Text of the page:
Erin Carlson Mast
Foundation President & CEO
We hope you enjoyed the program about Kate Warne, the first female detective with the Pinkerton Detective Agency in the United States. If you missed the program, you can view the recording here. Warne may be a lesser known figure in history, but her critical role in uncovering the “Baltimore Plot” to assassinate Abraham Lincoln prior to his taking the oath of office cannot be overstated. For the first time in American history, the peaceful transfer of power from one president to another, a hallmark of the American experiment in representative government, was threatened by violence and secession. Warne was on the frontline, ensuring the new, duly elected President, would be inaugurated.
What we’re reading in May:
Drum-Taps, by Walt Whitman was published 156 years ago this month. Two poems that served as elegies to Abraham Lincoln, “When Lilacs Last in the Dooryard Bloom'd" and "O Captain! My Captain!" were originally published later that year as a Sequel to Drum-Taps. Subsequent printings combined the volumes into one Drum-Taps.
The Kate Warne program inspired us to re-read Doug Waller’s book, Lincoln’s Spies: Their Secret War to Save a Nation.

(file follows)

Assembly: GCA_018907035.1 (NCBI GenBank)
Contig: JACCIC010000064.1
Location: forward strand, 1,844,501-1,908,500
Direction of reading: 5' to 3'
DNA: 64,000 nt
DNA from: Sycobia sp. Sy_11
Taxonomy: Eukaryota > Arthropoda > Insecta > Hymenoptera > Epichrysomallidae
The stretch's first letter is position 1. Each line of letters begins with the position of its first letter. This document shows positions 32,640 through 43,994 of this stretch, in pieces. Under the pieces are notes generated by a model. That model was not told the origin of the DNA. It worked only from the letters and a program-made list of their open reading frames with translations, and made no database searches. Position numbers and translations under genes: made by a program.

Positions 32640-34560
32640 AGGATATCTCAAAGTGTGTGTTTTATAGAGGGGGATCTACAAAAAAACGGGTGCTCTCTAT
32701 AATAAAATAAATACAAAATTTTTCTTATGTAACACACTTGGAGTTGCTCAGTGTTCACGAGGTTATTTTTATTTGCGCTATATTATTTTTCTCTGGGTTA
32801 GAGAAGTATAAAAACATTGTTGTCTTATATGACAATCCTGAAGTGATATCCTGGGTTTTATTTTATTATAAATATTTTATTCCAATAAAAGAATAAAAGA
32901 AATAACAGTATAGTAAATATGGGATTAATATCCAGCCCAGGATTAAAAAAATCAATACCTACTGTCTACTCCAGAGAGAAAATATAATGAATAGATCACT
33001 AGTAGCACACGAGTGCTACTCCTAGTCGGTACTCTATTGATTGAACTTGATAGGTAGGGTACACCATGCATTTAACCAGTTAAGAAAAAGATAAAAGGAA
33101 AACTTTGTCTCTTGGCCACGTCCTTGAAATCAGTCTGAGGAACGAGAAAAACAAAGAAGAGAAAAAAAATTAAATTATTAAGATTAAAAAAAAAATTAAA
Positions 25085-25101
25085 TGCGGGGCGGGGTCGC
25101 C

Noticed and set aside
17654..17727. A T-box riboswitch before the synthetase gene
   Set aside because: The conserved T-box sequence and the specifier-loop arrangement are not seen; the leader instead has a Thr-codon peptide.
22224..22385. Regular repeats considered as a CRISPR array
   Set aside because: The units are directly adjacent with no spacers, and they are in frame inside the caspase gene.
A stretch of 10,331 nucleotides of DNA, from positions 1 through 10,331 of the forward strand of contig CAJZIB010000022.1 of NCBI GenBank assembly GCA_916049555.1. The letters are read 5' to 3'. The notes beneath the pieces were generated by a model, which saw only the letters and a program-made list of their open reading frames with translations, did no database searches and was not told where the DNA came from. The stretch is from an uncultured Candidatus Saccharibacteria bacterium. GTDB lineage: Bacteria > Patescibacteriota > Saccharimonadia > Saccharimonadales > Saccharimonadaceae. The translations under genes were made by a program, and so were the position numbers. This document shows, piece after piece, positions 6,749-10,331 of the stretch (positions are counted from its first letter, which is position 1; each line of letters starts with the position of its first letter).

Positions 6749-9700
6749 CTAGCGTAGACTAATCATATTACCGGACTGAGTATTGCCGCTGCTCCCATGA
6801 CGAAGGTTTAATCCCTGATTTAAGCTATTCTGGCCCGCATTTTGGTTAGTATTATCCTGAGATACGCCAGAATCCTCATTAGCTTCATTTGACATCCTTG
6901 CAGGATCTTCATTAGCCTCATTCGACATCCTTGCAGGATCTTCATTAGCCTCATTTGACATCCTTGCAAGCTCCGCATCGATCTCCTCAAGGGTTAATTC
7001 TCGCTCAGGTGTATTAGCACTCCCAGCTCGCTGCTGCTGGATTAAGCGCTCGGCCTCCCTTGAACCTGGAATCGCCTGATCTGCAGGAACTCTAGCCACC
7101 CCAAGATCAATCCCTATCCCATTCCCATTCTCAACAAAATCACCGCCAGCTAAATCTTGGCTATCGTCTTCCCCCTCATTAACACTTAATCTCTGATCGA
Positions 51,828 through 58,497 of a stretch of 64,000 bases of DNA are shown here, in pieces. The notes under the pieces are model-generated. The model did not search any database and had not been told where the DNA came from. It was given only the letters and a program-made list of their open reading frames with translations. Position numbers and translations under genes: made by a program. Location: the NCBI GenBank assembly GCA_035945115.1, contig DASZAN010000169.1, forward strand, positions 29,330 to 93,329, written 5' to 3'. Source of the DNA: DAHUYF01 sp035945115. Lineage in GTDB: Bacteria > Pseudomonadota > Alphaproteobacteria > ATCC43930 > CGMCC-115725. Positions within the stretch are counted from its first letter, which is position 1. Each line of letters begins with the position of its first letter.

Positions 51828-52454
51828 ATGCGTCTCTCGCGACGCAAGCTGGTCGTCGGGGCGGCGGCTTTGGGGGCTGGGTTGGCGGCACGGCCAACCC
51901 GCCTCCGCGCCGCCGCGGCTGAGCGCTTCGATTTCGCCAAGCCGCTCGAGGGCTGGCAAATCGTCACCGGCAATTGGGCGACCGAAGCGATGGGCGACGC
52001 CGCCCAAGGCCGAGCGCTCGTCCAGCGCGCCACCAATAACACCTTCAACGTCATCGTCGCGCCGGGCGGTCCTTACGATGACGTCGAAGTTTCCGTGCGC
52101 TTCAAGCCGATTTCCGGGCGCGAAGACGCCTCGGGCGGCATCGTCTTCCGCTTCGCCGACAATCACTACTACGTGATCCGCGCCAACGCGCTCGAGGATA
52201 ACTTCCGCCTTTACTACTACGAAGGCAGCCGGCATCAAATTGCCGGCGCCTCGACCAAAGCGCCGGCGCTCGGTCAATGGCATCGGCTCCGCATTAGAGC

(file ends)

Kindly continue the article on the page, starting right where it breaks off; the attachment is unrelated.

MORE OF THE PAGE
In preparation for the upcoming program with Jon White next week, we’re also reading Midnight in America: Darkness, Sleep, and Dreams during the Civil War.
What Abraham Lincoln read in May: King John, by William Shakespeare. On Friday, May 9, 1862, in the area of Fort Monroe, Virginia, President Lincoln read aloud from Shakespeare’s King John to Colonel LeGrand B. Cannon, who wrote about the experience in his memoir.
History Spotlight on Victor David Brenner and Joseph Pierce in recognition of May being both Jewish American Heritage Month and Asian American and Pacific Islander Heritage Month!
Victor David Brenner is best known as the Lithuanian Jewish-American artist who designed the Lincoln one cent. Having first circulated in 1909, the Lincoln image on the observe is reportedly the “longest-running design in United States Mint history, and perhaps the most reproduced piece of art in world history.” In addition to potentially being the most reproduced piece of art in the world, it may well be the furthest traveled, too. A 1909 Lincoln penny was used by Nasa on Mars as a calibration target. You can read more about the history of the Lincoln penny’s design here: https://www.treasury.gov/about/education/pages/lincoln-cent.aspx
Joseph Pierce, whose adoptive father Amos Peck brought him to the United States from China, enlisted in the Union Army in July 1862. His service included major campaigns such as Antietam, Gettysburg, and Lee’s surrender at Appomattox Court House. The United States House of Representatives passed a resolution honoring Pierce’s actions and those of other Asian American and Pacific Islander Civil War soldiers. You can read the full resolution here: https://www.govtrack.us/congress/bills/110/hres415/text
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